Anywho. I made my first cashew cream a week ago in place of the cheese sauce that they boys requested for their cauliflower. They both enjoy cauliflower already, but someone told them that some parents added cheese sauce to vegetables in order to get their kids to eat them, so they wanted to try that. Kinda backwards, I know. Anyway, I’m not at all keen on the idea of introducing cheese sauce in my kitchen, especially to smother vegetables that they already like, so I decided to try my hand at a cashew cream substitute. They didn’t go for it. Oh well, live and learn. I loved it though! It reminded me of hollandaise sauce, which is an even bigger win in my mind, because I love hollandaise sauce. I didn’t record the recipe or take a photo. I’ll have to recreate it later and write a post about it.

Since I got another box of raw cashews this week, and had a big bunch of fresh basil, I decided I wanted to make a basil cashew cream for my second attempt. It’s incredibly simple to make. All you need is a food processor or blender and a few ingredients that you may already have on hand. It’s really just a basic cashew cream recipe with pesto added. And basic cashew cream can be used as a dairy substitute in many dishes, which I hope to explore more over the next several months.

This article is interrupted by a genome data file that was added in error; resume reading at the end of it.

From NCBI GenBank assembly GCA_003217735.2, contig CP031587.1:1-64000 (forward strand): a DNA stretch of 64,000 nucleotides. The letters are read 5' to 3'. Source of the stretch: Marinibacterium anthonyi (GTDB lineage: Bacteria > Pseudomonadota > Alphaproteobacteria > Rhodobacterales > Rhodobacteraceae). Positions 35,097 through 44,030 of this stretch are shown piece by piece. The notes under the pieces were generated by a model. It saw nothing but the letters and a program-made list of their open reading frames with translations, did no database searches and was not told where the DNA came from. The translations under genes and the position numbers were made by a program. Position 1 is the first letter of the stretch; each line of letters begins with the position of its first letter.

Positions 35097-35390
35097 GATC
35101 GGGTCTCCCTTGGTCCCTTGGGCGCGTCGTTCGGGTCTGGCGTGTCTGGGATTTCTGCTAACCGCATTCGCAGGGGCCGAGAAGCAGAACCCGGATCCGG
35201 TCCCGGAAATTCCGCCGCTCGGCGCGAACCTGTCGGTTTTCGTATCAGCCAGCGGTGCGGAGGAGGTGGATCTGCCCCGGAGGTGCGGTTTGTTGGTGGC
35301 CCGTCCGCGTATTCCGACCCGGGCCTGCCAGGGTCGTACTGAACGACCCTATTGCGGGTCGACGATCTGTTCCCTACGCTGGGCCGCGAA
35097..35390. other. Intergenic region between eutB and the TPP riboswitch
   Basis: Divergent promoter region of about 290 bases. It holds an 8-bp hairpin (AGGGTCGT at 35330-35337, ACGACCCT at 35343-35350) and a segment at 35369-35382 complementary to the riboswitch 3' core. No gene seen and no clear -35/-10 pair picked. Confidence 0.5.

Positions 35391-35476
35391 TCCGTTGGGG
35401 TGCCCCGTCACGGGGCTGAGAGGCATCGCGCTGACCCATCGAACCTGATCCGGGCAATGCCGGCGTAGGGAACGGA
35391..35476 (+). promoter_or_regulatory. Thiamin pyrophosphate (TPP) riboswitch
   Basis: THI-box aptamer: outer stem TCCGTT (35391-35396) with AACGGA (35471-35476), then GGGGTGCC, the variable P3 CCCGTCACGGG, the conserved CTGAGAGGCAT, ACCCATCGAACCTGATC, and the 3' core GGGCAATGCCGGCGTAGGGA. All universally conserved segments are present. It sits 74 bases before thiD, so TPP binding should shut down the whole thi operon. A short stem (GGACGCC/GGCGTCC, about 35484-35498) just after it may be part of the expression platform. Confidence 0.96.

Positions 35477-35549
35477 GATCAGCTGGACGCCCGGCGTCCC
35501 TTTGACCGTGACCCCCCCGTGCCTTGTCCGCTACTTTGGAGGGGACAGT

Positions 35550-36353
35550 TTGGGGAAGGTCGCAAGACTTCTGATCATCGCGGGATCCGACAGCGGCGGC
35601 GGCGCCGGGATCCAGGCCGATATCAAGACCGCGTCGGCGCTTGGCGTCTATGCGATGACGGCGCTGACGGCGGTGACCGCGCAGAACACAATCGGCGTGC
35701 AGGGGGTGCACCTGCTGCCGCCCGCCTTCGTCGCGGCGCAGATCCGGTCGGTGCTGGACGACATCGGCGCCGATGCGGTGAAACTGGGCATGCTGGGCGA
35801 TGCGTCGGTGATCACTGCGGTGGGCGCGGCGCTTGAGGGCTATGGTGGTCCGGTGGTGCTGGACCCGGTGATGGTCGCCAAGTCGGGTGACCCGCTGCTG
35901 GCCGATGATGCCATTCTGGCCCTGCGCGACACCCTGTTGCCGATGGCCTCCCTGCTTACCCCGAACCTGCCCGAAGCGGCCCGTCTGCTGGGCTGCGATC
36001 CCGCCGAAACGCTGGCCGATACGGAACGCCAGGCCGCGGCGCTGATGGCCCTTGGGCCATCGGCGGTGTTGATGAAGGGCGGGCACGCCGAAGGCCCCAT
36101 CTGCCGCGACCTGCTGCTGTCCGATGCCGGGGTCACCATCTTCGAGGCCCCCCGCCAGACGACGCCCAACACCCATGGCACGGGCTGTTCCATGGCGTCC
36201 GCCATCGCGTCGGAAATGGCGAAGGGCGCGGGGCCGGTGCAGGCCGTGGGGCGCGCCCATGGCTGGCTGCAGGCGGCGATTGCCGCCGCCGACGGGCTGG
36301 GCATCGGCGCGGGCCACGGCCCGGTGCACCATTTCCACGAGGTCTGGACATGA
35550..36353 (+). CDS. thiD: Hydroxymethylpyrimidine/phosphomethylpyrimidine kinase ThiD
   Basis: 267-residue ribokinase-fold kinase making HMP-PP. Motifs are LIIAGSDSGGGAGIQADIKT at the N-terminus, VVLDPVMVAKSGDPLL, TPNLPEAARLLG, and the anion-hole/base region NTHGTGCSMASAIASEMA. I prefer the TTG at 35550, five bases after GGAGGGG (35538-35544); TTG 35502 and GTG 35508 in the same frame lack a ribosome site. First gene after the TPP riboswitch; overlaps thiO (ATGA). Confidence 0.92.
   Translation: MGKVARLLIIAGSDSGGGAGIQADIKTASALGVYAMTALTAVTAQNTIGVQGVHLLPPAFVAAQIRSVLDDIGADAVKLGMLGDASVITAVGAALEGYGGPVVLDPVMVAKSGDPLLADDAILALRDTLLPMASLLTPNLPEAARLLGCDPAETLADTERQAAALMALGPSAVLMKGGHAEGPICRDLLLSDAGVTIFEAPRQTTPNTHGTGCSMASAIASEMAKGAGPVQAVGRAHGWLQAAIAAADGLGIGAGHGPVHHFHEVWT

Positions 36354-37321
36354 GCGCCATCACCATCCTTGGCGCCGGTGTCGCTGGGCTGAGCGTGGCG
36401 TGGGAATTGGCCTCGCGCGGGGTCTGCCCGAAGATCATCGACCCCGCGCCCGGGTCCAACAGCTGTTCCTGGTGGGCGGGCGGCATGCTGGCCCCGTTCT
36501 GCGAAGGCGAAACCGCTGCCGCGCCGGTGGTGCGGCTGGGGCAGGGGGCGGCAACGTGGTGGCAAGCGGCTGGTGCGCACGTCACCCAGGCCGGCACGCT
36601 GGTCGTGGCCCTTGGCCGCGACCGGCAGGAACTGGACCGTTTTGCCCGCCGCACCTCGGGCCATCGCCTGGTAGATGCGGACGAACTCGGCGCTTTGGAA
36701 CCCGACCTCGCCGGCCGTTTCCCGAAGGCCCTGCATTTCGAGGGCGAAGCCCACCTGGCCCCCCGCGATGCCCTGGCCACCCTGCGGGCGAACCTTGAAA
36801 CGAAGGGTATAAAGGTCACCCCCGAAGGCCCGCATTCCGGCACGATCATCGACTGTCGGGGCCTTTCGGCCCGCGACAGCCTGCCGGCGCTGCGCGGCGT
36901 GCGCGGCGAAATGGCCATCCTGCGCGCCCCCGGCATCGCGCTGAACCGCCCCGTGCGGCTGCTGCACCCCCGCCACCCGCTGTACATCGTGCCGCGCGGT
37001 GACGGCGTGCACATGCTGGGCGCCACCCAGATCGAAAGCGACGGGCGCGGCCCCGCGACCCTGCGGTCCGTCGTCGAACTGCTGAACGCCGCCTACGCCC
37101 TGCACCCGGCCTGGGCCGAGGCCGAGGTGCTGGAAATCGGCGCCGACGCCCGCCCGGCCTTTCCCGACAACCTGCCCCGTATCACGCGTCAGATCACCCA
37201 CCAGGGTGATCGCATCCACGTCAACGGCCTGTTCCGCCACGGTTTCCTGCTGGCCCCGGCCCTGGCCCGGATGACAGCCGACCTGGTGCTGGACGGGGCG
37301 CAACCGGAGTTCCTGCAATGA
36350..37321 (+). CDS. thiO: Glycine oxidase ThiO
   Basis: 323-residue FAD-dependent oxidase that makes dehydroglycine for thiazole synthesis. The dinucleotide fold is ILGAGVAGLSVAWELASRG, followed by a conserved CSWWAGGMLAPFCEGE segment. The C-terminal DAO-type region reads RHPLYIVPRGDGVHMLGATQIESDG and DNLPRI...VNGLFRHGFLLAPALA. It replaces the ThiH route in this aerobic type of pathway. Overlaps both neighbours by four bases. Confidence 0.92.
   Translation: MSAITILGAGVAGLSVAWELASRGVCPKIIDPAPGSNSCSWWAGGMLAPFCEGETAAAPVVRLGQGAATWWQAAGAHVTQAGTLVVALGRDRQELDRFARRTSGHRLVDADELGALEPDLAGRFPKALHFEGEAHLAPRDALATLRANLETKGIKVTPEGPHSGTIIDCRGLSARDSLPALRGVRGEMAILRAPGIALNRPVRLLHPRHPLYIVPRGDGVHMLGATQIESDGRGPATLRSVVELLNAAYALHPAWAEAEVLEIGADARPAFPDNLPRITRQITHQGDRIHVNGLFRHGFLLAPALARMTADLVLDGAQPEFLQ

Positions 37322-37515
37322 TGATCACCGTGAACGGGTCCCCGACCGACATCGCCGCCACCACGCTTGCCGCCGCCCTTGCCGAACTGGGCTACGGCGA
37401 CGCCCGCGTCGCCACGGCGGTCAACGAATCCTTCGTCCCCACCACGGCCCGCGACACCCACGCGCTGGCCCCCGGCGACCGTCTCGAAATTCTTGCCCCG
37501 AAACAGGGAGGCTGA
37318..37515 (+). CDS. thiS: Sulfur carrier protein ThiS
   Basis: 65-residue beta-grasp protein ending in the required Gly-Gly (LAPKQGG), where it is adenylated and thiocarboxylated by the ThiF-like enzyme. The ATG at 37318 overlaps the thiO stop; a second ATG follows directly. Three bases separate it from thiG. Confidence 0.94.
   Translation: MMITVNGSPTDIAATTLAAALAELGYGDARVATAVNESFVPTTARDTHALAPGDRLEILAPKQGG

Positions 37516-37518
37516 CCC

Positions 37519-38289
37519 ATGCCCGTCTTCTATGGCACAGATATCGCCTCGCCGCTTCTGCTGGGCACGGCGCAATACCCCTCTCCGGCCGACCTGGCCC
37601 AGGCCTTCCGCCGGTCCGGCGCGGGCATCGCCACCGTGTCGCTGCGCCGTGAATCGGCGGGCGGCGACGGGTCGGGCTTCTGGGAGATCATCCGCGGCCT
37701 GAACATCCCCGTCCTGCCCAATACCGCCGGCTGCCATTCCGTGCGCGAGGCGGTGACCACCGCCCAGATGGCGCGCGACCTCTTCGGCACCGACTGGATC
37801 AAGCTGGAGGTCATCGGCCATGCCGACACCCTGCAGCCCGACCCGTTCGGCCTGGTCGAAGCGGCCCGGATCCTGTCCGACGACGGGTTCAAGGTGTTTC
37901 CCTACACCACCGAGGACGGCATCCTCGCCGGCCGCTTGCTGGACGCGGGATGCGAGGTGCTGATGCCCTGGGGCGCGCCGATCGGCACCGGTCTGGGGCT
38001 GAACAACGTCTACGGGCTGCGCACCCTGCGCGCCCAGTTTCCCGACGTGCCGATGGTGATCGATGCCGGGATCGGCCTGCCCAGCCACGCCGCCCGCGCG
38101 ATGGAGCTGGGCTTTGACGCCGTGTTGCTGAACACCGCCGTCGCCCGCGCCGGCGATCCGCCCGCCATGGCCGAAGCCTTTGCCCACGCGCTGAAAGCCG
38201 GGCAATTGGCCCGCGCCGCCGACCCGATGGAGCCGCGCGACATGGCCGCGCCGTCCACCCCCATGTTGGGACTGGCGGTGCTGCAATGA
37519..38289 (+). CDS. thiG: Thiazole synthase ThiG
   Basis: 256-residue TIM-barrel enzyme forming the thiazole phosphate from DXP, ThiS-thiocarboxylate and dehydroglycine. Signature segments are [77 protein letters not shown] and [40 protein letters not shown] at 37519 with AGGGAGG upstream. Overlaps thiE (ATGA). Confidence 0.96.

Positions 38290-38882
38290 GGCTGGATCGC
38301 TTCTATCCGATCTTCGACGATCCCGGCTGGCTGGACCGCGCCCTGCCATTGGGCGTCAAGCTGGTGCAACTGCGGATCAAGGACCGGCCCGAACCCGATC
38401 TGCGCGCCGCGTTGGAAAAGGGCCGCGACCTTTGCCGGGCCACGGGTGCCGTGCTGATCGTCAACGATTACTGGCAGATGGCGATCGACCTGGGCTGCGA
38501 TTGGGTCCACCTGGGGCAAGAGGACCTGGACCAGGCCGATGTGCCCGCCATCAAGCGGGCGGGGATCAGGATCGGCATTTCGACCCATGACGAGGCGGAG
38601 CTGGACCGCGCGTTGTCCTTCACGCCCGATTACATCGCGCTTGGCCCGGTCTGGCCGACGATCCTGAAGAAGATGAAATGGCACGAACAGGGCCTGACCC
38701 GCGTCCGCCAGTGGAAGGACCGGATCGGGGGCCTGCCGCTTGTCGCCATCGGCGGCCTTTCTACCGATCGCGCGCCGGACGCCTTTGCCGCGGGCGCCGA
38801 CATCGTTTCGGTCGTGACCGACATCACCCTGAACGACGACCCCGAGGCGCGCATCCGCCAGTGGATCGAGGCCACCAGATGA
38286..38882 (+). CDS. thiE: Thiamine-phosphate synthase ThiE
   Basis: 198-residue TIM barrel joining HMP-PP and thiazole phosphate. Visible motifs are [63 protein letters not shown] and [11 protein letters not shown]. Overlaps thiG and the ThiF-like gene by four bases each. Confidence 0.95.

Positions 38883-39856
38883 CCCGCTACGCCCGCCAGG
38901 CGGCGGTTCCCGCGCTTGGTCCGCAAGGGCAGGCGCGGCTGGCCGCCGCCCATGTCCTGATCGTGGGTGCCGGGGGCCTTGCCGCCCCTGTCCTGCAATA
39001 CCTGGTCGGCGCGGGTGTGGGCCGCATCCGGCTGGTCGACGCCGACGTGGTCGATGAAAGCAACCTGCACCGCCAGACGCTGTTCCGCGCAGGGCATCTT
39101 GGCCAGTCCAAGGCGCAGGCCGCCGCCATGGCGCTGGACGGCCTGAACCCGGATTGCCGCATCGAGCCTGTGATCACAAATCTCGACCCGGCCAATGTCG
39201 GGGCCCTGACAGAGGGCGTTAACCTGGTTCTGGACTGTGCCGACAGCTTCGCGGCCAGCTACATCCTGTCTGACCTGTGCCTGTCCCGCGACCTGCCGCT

Once I made my basil cashew cream, I tossed it with whole grain spaghetti and roasted butternut squash. It was really delicious and was a fantastic alternative to something like fettuccine Alfredo or other creamy pastas. I had about 1/2 cup of the basil cashew cream leftover, which I plan to use for sandwiches this weekend.

Basil Cashew CreamBasil Cashew Cream Pasta with Roasted Butternut Squash

  • 1 small butternut squash
  • 1 tbsp. good olive oil + 1/4 cup
  • Salt and pepper to taste
  • 7 oz. whole grain spaghetti or pasta of your choice
  • 1 cup raw cashews, soaked and drained*
  • 1/4 tsp. kosher salt
  • 2 tbsp. nutritional yeast
  • 1/4 onion, chopped (about 1/4 cup)
  • 4 cloves garlic
  • 1 tsp. Dijon mustard
  • 1 tbsp. fresh lemon juice
  • 1 cup fresh basil leaves, packed
  • 1/4 water

Preheat oven to 400 degrees. Peel the butternut squash, cut in half lengthwise and clean out seeds. Chop the squash into 1 inch cubes. Toss it in 1 tbsp. olive and season with salt and pepper. Roast the butternut squash for about 30 minutes or until just tender. Meanwhile, cook your pasta according to package instructions, being sure to save about 1 cup of the pasta cooking water for later.